Steve Jobs and Muhammad Ali also had their knockdowns
There’s a saying about anxious people.
Whilst they think that they’re weak because they fall at some of the final hurdles, they’re actually much tougher than everyone else, who fall at the first.
There’s another about a nurse.
She’s worked 16-hour shifts for years and never had an issue until a patient told her “you must be tired”.
She was, she fell down, and she didn’t get back up again.
Finally, there’s Thomas Edison, inventor of the lightbulb.
He is known for saying:
“I have not failed, I’ve just found 10000 ways that didn’t work!”
After his factory burned down and destroyed all of his inventions, he was actually grateful for the opportunity to start again.
To me, the point of these stories is that one of the only ways to build grit and resilience is to experience failure, setbacks, and beat downs so that you can learn and adapt, rising to overcome the next challenge.
It is true in combat sports as well as in business careers. Most of my personal growth stems from riding the storms where others decide to step aside in favor of new comfort zone challenges.
Every time you think a decision is a yes or no situation involving two opposing sides, I want you to remember the third factor in any negotiation or decision-making process: the circumstances.
None of us knew a global pandemic was coming to press pause on the world when we considered house moves, new jobs, or similar.
Indeed, many people in the business world are making difficult decisions (still!) about whether to furlough their staff, make them redundant, or begin hiring again.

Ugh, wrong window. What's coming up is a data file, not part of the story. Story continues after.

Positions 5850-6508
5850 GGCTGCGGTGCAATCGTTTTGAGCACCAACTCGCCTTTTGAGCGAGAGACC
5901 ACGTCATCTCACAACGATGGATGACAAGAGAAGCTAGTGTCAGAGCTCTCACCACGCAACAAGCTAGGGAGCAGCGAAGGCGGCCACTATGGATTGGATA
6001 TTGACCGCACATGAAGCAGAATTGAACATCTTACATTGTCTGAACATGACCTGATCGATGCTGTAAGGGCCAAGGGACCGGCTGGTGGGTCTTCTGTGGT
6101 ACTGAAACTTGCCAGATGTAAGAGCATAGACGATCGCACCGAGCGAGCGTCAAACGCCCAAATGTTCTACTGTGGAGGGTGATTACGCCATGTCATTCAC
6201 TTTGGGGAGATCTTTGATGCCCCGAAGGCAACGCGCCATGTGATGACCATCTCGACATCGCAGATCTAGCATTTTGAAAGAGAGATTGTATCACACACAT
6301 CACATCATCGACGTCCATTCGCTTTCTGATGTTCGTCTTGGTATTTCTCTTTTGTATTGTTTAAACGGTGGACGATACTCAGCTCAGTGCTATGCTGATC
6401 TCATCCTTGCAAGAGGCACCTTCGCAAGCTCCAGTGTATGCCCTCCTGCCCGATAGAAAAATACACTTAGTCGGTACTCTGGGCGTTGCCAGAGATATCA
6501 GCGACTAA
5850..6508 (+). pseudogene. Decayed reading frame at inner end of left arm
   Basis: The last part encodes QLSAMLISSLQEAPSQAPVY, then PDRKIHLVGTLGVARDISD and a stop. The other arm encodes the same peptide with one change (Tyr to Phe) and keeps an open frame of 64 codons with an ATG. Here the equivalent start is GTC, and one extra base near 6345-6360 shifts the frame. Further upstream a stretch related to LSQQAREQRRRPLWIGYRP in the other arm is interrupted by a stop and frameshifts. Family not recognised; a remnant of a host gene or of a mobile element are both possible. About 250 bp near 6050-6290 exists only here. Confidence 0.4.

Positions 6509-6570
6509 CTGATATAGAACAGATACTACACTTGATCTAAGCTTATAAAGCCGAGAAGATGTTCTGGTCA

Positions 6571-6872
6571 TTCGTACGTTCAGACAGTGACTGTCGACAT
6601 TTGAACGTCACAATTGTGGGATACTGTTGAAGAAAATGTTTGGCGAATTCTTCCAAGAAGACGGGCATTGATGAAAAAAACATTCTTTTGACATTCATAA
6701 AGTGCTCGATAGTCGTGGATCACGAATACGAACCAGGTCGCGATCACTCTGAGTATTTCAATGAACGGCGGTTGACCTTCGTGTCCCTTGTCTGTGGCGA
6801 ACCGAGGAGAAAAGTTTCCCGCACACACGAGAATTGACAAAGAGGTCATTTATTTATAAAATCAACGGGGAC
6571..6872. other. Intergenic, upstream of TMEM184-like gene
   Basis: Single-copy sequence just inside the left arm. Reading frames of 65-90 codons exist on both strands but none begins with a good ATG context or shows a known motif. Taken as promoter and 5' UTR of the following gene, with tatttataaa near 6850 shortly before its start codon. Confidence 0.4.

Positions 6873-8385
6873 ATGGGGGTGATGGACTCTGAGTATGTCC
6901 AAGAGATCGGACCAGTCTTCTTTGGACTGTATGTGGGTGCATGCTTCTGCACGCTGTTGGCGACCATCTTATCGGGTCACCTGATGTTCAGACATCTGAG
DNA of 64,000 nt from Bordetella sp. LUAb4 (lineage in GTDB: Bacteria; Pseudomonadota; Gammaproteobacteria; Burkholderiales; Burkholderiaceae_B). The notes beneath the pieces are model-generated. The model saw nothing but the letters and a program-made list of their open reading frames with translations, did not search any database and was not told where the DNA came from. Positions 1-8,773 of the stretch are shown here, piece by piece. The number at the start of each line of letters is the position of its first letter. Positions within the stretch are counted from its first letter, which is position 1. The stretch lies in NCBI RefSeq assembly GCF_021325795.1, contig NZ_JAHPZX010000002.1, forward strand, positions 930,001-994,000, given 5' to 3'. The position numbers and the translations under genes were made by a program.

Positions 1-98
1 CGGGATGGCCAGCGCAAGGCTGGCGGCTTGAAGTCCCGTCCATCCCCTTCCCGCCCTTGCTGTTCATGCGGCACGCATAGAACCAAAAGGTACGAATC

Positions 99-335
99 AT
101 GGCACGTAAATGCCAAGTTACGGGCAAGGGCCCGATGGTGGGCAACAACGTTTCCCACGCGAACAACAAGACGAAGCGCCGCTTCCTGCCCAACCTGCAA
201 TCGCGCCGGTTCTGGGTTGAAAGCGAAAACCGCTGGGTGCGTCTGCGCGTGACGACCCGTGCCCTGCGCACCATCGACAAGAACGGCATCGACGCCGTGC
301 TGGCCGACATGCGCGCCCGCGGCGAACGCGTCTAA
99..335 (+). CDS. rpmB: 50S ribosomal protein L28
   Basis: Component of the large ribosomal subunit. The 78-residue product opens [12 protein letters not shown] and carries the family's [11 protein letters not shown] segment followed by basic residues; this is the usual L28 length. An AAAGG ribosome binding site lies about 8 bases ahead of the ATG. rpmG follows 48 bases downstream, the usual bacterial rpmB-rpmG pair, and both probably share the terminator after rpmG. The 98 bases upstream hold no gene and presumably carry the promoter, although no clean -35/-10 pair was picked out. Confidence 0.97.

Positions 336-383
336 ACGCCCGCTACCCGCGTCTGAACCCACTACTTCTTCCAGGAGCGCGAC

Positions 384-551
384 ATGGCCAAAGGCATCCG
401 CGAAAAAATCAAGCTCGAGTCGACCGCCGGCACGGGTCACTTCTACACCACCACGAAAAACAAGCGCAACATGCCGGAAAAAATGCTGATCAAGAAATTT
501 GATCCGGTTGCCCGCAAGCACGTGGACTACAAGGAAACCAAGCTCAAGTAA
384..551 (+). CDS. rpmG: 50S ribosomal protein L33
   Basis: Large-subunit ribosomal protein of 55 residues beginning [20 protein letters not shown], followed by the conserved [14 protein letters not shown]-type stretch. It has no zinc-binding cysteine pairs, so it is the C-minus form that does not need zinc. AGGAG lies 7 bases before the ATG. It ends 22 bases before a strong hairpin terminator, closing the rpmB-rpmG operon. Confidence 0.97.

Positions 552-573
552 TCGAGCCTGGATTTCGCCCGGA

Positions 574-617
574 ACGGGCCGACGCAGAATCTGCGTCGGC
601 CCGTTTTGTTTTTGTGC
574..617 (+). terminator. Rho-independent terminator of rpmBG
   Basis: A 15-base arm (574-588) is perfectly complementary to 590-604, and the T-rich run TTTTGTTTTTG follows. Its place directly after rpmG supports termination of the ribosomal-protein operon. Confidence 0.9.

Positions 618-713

There are factors outside of our control that we need to consider when making decisions, and that’s why the strong trust their gut instincts and make judgment calls rather than walk away when the going gets tough.
There’s an opportunity in every threat, and taking a leap of faith is sometimes required if you want to be successful.
Fight or Flight:
The Amygdala is the part of the brain that controls habit-formation.
This habit formation is directly related to the triggering of the ‘Fight or flight’ response, which occurs when the body surges with adrenaline in response to a perceived threat.
In modern life, these threats are typically emotional rather than physical, and this feeling can lead to all sorts of nasty anxiety-related issues like panic attacks.
There are a number of ways to overcome the anxiety that arises when the fight or flight response is triggered, some of which I will share with you now:
- Understand that the uncomfortable feeling is temporary
- Have confidence in yourself and your ability to deal with the issues
- Regulate your breathing to slow your heart rate
- Understand that other people fleeing the situation does not mean you have to; you are not them
In business scenarios, people often choose to leave before a difficult time that they know is coming. Paradoxically, this serves to create the catastrophe they seek to avoid: people need to come together and help each other in times of difficulty, rather than listen to the self-preservation of the fight or flight response.
It is only when you are coming out of a trough that you realize you were in one, and this is true for all facets of life, whether it’s work or personal.
To employ another cliche, think of life as a bow and you as an arrow: when it’s dragging you backward, it’s to build your positive forward momentum and you’re about to take off.
This isn’t to say that there aren’t times you should walk away.
You should absolutely have the strength to walk away from impossible or toxic environments, but ultimately when it comes to looking back at your life and the journey we are all on, you’ll want to be proud of your decisions and the resultant achievements you enjoyed.
Much like quitting smoking or losing weight, there is never a better time to start than right now.
We have come far, but there is still some way to go.
If you want to enjoy a quiet, unexamined, good life then that’s fine, but if you want to strive for greatness, you’ll need to take some risks, knowing that every time you get knocked down, you’ll get back up.